The K7RA Solar Update


Since we are now at (or close to) the peak of Solar Cycle 24, it is no surprise that the solar indices are up. The latest forecast predicts Solar Cycle 24 to peak this fall, but that will be determined after the fact, and it will be based on a long running average of sunspot numbers. This past week, the average daily sunspot numbers increased by more than 34 points, rising to 156.1, while the average daily solar flux was up by nearly 3 points to 140.1. On May 15, the daily sunspot number was 186 -- the highest number since January 6-7, when the sunspot number was 186 and 196, respectively.

Sunspot numbers for May 9-15 were 154, 149, 145, 173, 144, 142 and 186, with a mean of 156.1. The 10.7 centimeter flux was 128.4, 124.8, 136.6, 147.3, 150.3, 147.9 and 145.6, with a mean of 140.1. The estimated planetary A indices were 5, 5, 4, 5, 6, 8 and 9, with a mean of 6. The estimated mid-latitude A indices were 4, 4, 4, 6, 6, 7 and 10, with a mean of 5.9.

The predicted solar flux for the near term is 145 on May 17-18, 140 on May 19, 135 on May 20, 130 on May 21, 125 on May 22, 120 on May 23-24, 160 on May 25, 170 on May 26, 160 on May 27-28, 155 on May 29-30, 150 on May 31, 155 on June 1, 160 on June 2-3, 155 on June 4, 150 on June 5, and back down to 145 on June 6-8. The predicted planetary A index is 15 on May 17, 8 on May 18-19, 5 on May 20, 8 on May 21, 15 on May 22, 12 on May 23, 8 on May 24, 5 on May 25-27, 15 and 10 on May 28-29, 5 on May 30-June 8, 8 on June 9, and 5 on June 10 and rising to 12 on June 11.

Today (May 17), is reporting that a coronal mass ejection (CME) may strike Earth today, but it is expected to be a glancing blow instead of a direct hit. The CME is from an X1-class flare that exploded two days ago from sunspot group 1478; this group should be pointing directly at Earth within a few days. NOAA is predicting a 40 percent chance of polar geomagnetic storms. Both ZDNet and have stories about these solar flares.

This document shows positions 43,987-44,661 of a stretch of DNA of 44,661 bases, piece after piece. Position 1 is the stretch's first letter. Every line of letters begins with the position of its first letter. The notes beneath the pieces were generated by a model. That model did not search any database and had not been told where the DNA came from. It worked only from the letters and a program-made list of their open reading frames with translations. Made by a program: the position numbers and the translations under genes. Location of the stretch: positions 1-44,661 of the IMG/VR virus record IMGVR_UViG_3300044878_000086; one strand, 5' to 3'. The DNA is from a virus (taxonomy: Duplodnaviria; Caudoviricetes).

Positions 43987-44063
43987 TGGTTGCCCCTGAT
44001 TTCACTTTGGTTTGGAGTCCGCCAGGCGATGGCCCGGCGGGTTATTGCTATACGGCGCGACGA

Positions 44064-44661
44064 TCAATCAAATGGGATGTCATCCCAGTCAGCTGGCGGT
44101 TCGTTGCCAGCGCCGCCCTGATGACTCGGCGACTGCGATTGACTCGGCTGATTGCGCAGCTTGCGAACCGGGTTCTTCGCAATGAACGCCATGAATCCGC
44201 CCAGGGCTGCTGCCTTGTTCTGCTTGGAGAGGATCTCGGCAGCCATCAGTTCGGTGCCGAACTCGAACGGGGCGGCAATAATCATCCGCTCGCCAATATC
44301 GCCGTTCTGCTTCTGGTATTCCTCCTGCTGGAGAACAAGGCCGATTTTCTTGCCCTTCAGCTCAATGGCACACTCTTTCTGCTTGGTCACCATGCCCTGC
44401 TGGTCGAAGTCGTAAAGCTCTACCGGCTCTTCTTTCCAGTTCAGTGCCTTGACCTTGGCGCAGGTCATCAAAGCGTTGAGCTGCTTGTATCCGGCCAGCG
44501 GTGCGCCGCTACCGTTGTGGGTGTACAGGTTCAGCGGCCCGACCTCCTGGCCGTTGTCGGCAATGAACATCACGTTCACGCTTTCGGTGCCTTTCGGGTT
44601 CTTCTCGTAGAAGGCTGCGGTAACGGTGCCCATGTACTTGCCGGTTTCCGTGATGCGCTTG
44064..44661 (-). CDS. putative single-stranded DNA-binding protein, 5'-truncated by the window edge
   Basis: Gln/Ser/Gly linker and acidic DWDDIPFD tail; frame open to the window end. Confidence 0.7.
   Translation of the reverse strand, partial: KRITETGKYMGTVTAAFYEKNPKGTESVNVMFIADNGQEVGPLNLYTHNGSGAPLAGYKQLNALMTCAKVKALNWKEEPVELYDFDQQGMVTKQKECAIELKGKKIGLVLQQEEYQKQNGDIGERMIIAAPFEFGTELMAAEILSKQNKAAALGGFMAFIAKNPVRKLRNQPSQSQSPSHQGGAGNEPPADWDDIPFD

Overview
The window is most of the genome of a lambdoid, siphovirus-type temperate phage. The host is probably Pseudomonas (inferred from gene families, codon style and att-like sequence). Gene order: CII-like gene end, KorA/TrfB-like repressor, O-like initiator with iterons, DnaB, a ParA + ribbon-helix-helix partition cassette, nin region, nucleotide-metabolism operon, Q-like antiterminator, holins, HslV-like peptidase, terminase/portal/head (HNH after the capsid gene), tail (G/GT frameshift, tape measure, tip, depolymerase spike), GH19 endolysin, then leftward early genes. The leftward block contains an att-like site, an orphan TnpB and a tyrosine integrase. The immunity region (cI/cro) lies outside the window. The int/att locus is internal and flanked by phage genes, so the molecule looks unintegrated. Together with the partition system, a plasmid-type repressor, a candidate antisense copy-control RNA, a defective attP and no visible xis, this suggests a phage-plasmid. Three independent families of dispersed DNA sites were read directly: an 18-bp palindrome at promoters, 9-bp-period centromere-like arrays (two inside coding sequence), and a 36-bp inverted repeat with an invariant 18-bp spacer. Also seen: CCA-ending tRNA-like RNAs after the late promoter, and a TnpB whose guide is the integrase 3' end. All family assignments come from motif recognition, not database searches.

David Moore sent a link to a video from Phil Plait’s “Bad Astronomy” blog on This entry, “The Beauty of Reality,” features what Plait calls “a superb and compelling time-lapse animation of the night skies over Michigan.” The video, North Country Dreamland by photographer Shawn Malone, runs almost seven minutes. It’s a pretty high bandwidth HD video, so if you have an average broadband connection, you may want to turn off the audio and walk away from the computer for a while and let the buffer load up on data, then run the video from the beginning.

There are a couple of space weather pages on Facebook that might be of interest to hams. You will have to sign up for Facebook to read these, but it is free and painless. Check out the NOAA NWS Space Weather Prediction Center page and the Space Weather and Radio Resources at page. You also might want to check out the HF Radio & Space Weather Panel website, run by Ismael Pellejero Ibáñez, EA4FSI. Scroll down the page for “Solar Flux Index and Sunspots” for an interesting plot correlating proton flux, solar flux and sunspot numbers.

Jon Jones, N0JK, of Lawrence, Kansas, wrote: “Every dog has his day. I worked Luis, LU9EHF (grid square FF95), in Argentina on 50.130 MHz with 5 × 9 signals at 2159 UTC on May 10. I was running 100 W to a dipole antenna in the attic over the garage. At 2145 UTC, K0HA (grid square EN10) in Nebraska spotted Luis on 50.130 MHz. I tuned in not expecting to hear anything, but I heard some weak Spanish-accented SSB on frequency. It was LU9EHF. He worked a W8, and then suddenly got much louder -- very loud, way over S-9. He worked N0LWF (grid square EN10wm) in Nebraska at 2157 UTC. I waited anxiously for them to finish their contact. LU9EHF called QRZ and I dropped my call in. Bam! Luis came right back and we exchanged reports. Luis is in grid square FF95, a little more than 8900 kilometers away.

“I recorded parts of LU9EHF’s QSOs with K9KU (grid square EN61) in Wisconsin and WF0N (EM28) in Kansas after I signed with him. Luis was so loud that the speaker on the radio was distorting. I suspect a fairly high wave angle to the E-skip link, given the strength of LU9EHF’s signal on the dipole. Perhaps a chordal hop E-skip linking to to trans-equatorial propagation? It was one of the more remarkable things I have heard on 6 meters.”

All times listed are UTC, unless otherwise noted.

Amateur solar observer Tad Cook, K7RA, of Seattle, Washington, provides this weekly report on solar conditions and propagation. This report also is available via W1AW every Friday, and an abbreviated version appears each Thursday in The ARRL Letter. You can find a guide to articles and programs concerning propagation here. Check here and here for a detailed explanation of the numbers used in this bulletin. An archive of past propagation bulletins can be found here. You can find monthly propagation charts between four USA regions and 12 overseas locations here. Readers may contact the author via e-mail.